In Experimental biology and medicine (Maywood, N.J.)
Phenotypic information of patients, as expressed in clinical text, is important in many clinical applications such as identifying patients at risk of hard-to-diagnose conditions. Extracting and inferring some phenotypes from clinical text requires numerical reasoning, for example, a temperature of 102°F suggests the phenotype Fever. However, while current state-of-the-art phenotyping models using natural language processing (NLP) are in general very efficient in extracting phenotypes, they struggle to extract phenotypes that require numerical reasoning. In this article, we propose a novel unsupervised method that leverages external clinical knowledge and contextualized word embeddings by ClinicalBERT for numerical reasoning in different phenotypic contexts. Experiments show that the proposed method achieves significant improvement against unsupervised baseline methods with absolute increase in generalized Recall and F1 scores of up to 79% and 71%, respectively. Also, the proposed method outperforms supervised baseline methods with absolute increase in generalized Recall and F1 scores of up to 70% and 44%, respectively. In addition, we validate the methodology on clinical use cases where the detected phenotypes significantly contribute to patient stratification systems for a set of diseases, namely, HIV and myocardial infarction (heart attack). Moreover, we find that these phenotypes from clinical text can be used to impute the missing values in structured data, which enrich and improve data quality.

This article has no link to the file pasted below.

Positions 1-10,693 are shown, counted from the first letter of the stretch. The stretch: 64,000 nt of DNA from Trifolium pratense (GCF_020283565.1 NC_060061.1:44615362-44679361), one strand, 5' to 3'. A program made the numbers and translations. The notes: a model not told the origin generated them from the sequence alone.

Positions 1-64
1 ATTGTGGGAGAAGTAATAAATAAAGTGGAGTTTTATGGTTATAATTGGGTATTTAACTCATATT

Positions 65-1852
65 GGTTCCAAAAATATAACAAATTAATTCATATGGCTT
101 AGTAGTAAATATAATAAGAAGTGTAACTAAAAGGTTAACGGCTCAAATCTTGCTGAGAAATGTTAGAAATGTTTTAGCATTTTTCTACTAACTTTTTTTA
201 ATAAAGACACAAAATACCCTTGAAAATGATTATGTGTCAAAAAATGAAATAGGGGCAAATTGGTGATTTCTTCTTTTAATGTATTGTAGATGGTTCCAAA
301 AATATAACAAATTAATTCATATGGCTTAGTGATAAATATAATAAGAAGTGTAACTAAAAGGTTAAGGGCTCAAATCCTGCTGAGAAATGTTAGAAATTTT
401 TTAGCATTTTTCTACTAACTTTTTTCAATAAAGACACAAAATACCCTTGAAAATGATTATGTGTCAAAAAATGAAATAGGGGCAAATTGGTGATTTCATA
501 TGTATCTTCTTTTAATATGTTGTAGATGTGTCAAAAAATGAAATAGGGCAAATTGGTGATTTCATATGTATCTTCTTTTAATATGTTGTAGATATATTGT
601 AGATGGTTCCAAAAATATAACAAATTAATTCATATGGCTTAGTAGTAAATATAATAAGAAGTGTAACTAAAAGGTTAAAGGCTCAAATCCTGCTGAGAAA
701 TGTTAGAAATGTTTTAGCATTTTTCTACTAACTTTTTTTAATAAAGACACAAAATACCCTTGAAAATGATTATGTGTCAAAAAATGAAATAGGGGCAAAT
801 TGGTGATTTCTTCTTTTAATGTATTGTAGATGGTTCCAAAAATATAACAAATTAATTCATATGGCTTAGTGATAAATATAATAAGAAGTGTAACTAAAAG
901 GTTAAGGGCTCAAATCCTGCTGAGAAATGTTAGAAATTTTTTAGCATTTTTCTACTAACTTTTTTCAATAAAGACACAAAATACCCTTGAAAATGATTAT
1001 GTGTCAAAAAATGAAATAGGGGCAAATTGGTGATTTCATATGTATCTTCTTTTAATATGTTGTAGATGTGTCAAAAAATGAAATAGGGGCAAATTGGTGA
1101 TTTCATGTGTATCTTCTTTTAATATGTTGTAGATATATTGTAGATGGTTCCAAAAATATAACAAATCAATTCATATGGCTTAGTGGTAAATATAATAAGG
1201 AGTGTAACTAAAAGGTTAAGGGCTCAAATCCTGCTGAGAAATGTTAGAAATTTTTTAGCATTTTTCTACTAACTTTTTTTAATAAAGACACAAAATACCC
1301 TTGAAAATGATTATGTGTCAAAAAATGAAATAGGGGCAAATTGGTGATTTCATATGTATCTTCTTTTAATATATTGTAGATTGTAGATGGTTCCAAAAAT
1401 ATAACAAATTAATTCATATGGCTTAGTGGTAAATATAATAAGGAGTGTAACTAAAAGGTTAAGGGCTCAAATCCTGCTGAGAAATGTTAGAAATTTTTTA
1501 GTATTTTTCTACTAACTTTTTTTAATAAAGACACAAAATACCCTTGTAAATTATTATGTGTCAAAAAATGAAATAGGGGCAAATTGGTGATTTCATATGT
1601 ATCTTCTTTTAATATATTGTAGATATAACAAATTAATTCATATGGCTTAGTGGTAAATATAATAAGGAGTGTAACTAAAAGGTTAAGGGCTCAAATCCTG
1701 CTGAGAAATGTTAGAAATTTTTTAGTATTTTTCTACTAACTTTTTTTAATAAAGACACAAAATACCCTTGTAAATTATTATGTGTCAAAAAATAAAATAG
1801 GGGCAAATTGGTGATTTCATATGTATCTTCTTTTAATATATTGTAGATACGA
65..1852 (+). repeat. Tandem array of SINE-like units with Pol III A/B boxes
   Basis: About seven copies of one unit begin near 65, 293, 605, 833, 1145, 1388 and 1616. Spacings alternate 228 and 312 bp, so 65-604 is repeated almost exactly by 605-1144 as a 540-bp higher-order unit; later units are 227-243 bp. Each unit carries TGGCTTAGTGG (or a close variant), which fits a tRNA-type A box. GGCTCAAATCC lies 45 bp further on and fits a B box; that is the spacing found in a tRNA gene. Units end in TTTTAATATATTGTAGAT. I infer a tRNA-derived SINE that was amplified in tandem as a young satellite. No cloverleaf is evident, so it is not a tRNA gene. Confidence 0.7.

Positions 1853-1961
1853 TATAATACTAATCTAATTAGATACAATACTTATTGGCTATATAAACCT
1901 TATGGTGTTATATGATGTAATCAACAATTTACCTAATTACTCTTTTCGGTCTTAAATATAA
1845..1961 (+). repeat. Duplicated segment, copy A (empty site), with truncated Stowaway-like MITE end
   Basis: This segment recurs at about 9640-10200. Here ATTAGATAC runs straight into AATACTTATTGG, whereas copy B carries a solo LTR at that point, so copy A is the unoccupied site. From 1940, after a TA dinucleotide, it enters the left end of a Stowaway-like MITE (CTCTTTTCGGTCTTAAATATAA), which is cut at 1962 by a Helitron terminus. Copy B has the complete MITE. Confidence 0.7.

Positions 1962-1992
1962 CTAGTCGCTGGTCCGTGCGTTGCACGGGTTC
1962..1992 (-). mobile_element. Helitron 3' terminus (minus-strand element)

Tanwar Ashwani, Zhang Jingqing, Ive Julia, Gupta Vibhor, Guo Yike
Numerical reasoning, contextualized word embeddings, deep learning, natural language processing, patient stratification, phenotyping, unsupervised learning